1. Computers
  2. Display Drivers
  3. Graphics Cards
  4. Memory
  5. Motherboards
  6. Processors
  7. Software
  8. Storage
  9. Operating Systems


Facebook RSS Twitter Twitter Google Plus


Phoronix Test Suite

OpenBenchmarking.org

Unigine Engine Continues On The Mobile Front

Gaming

Published on 08 April 2011 03:52 PM EDT
Written by Michael Larabel in Gaming
Comment On This Article

Not only are the Russian developers at Unigine Corp busy finishing up their OilRush game, but they're also hard at work on other core improvements to their impressive, multi-platform game engine. In particular, they continue investing lots of time in the mobile version of their engine as they may end up releasing a mobile OilRush game.

There's a new Unigine development log post that details some of the latest changes. Catching our attention from the list is light dispersion support for refractive materials, a new glow mode that uses a full-screen buffer, heavy refactoring of all shaders (performance improvements), cube-maps are now used for all static reflections, distance-based fading of refraction, various bug fixes, and other optimizations.

On the mobile front, the Unigine Engine is running on Apple's iPad now, but no word on how it actually performs. Most of the mobile work though is going into Android. There's now support for the Adreno 200 mobile GPU, crash fixes for mobile GPUs without MRT support, simplified shaders for mobile GPUs, a refactored Android launcher, and various other work. It was just back in February when Unigine had announced the Android work.

Not only is the mobile work maturing, but the Mac OS X port is now getting in shape. "Hang on, the moment when both Mac OS X and iOS versions of Unigine will be available for licensing is coming very, very near."

Now if only there were more games and other projects taking advantage of this impressive engine with first-rate Linux support...

About The Author
Michael Larabel is the principal author of Phoronix.com and founded the web-site in 2004 with a focus on enriching the Linux hardware experience and being the largest web-site devoted to Linux hardware reviews, particularly for products relevant to Linux gamers and enthusiasts but also commonly reviewing servers/workstations and embedded Linux devices. Michael has written more than 10,000 articles covering the state of Linux hardware support, Linux performance, graphics hardware drivers, and other topics. Michael is also the lead developer of the Phoronix Test Suite, Phoromatic, and OpenBenchmarking.org automated testing software. He can be followed via and or contacted via .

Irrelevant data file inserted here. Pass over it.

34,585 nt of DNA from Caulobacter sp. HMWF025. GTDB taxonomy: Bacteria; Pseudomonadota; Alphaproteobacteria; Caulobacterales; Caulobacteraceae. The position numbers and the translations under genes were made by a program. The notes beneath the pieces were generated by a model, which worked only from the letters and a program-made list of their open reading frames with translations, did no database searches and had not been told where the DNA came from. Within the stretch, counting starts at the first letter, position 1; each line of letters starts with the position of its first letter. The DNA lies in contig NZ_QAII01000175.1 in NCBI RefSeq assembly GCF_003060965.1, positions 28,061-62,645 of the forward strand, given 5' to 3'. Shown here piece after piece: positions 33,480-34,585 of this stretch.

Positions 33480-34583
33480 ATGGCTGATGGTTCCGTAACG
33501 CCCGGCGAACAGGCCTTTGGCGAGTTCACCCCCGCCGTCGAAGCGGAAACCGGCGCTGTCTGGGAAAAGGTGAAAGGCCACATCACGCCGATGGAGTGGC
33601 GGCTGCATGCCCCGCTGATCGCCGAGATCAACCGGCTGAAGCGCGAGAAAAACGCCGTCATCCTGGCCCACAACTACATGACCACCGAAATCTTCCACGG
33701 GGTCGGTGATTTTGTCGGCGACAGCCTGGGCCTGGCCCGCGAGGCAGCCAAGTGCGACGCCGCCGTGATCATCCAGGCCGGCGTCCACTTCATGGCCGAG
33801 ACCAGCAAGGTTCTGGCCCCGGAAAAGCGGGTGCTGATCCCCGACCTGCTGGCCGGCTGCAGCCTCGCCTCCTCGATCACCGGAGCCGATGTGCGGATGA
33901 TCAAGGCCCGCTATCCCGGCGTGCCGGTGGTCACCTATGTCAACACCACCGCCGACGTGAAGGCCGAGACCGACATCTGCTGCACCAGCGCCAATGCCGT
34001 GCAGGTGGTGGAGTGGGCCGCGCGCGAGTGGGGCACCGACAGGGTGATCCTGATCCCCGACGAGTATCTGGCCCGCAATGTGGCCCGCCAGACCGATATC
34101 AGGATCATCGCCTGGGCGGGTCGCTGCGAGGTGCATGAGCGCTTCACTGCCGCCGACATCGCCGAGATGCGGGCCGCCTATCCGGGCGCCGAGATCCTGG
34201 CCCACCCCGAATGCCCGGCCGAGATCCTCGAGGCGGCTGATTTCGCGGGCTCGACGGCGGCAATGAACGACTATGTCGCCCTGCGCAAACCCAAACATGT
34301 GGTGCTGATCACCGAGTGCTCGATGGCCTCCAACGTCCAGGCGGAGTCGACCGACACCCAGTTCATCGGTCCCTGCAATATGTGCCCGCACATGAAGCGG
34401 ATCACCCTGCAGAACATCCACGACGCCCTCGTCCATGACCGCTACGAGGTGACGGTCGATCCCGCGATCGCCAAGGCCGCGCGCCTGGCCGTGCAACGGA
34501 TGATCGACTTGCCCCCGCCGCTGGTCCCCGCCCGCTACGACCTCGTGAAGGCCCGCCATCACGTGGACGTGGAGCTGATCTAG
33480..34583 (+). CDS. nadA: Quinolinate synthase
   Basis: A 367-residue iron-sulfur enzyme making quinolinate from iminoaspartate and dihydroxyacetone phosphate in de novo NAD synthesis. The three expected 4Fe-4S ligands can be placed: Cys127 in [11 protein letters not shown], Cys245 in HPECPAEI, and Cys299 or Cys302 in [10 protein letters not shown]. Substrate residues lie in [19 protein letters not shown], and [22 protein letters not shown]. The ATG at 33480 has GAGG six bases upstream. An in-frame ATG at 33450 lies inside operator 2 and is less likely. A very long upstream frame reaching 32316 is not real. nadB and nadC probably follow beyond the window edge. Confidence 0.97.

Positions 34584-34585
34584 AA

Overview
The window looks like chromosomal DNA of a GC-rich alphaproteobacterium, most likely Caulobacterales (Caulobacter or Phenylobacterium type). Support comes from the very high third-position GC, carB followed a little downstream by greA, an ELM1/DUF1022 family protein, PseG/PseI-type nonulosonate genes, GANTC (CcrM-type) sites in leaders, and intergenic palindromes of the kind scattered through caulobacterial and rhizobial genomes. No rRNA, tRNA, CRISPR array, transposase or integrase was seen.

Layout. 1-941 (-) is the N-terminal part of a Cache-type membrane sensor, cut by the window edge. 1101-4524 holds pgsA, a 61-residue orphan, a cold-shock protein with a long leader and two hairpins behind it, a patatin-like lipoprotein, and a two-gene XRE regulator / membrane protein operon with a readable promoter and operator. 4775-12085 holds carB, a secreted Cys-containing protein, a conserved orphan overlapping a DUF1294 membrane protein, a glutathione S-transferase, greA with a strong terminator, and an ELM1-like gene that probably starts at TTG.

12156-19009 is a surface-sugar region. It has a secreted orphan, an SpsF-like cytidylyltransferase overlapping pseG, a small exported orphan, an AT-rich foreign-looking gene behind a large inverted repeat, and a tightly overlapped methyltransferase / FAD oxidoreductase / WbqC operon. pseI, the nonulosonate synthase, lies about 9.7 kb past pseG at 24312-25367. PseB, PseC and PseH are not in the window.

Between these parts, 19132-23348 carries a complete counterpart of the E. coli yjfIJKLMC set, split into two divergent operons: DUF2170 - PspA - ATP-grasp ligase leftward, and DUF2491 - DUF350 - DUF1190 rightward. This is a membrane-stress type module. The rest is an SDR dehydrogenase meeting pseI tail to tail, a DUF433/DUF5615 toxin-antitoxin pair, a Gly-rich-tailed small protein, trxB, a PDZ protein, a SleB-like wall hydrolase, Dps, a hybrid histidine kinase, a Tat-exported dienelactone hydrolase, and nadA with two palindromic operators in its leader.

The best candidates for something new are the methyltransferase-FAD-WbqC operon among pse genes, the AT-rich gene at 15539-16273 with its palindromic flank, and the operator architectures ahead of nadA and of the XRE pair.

Latest Articles & Reviews
  1. Khronos Group Announces Vulkan, OpenCL 2.1, SPIR-V
  2. Samsung 850 EVO SSD Linux Benchmarks
  3. Kubuntu 15.04 Is Turning Out Quite Nice, Good Way To Try Out The Latest KDE
  4. 5-Way Linux Distribution Comparison On The Core i3 NUC
  5. OCZ ARC 100 Linux SSD Benchmarks
  6. Lenovo ThinkPad X1 Carbon Works Great As A Linux Ultrabook
Latest Linux News
  1. Ubuntu Cloud Switches Over To Using Systemd By Default
  2. System76 Introduces The Broadwell-Powered, Ubuntu-Loaded "Meerkat"
  3. Xfce 4.12 Might Make It For Fedora 22
  4. Pictures Of The Near Production Ready Ubuntu Tablet
  5. OpenVG Support Stripped From Gallium3D
  6. Mozilla Is Getting Excited About WebGL 2
  7. ZOTAC Announces Steam Machine SN970, Powered By SteamOS
  8. Allwinner Continues Violating The LGPL
  9. AMD Gets Into VR With LiquidVR Technology
  10. NVIDIA Announces Shield Set-Top Gaming Box
Most Viewed News This Week
  1. More Proof That Allwinner Is Violating The GPL
  2. The Tremendous Features Of Fedora 22
  3. Krita 2.9 Released, Their Biggest Release Ever
  4. A Single UEFI Executable With The Linux Kernel, Initrd & Command Line
  5. Confirmed: Vulkan Is The Next-Gen Graphics API
  6. Xfce 4.12 Released After Nearly Three Years Of Work
  7. LLVM 3.6 & Clang 3.6 Deliver More Features, Complete C++14 Support
  8. 8cc: A Small C11 Compiler